Estimated reading time: 2 minutes
On 15th February, Scuderia Ferrari announced it would be racing in the first Grand Prix of the season with the F2001, the car it had used to win both titles the previous year.
The F2002 was presented a few days earlier and had manifested a few small teething problems. “The new car immediately proved to be very quick, but we did not have enough time to be sure of its total reliability for the first round of the season,” said the Managing Director of the Gestione Sportiva, Jean Todt. “Therefore we have decided to go to Melbourne with the F2001, a car which even in the winter tests proved to be very competitive and reliable, with which we think we can get a good points haul towards the championship.”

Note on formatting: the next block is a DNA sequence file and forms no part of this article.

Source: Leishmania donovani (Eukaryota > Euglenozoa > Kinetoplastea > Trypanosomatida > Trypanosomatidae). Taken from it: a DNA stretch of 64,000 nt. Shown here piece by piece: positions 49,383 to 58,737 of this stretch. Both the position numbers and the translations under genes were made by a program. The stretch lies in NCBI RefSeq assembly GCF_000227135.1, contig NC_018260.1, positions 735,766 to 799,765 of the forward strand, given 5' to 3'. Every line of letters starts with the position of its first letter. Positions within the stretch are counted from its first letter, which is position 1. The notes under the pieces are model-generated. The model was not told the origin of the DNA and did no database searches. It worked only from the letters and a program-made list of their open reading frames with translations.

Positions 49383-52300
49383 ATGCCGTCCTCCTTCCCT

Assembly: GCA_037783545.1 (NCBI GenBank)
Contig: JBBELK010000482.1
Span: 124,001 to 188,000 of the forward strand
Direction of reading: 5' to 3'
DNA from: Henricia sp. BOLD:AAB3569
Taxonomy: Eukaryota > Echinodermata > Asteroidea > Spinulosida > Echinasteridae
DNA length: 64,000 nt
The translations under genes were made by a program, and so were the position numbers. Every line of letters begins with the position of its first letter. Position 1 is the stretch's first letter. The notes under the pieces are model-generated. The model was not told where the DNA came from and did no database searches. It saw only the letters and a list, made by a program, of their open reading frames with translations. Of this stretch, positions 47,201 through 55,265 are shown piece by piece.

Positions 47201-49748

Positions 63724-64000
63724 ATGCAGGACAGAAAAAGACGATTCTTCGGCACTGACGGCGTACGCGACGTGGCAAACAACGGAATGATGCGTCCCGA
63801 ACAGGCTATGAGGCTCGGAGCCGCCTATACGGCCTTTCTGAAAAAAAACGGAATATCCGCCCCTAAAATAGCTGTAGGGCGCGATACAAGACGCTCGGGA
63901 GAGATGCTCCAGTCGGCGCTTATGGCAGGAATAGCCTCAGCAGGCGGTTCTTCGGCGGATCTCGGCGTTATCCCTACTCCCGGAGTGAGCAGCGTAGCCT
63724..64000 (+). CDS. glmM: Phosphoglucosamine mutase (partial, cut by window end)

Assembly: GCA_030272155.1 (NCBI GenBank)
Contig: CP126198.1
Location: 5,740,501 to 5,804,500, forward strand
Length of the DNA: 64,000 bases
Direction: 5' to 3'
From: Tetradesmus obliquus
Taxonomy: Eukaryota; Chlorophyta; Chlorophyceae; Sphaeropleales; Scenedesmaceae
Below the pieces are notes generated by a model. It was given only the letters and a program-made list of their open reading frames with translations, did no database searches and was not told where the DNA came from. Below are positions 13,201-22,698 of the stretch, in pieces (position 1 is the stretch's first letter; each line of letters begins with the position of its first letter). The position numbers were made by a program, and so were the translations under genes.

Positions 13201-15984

Indeed, the F2001 was, at least in Melbourne, really competitive, to the extent it monopolised the front row in qualifying and won the race with Michael Schumacher. It didn’t go so well in Malaysia: Michael did finish third, but took the chequered flag a minute down on the winner, his brother Ralf in the Williams-BMW, with team-mate Montoya second. At this point, in Maranello things speeded up so that, for the third round of the season in Interlagos, there was one F2002 available for the reigning world champion of course. Michael duly won the race while poor Rubens Barrichello posted his third consecutive retirement, this time with an hydraulic problem.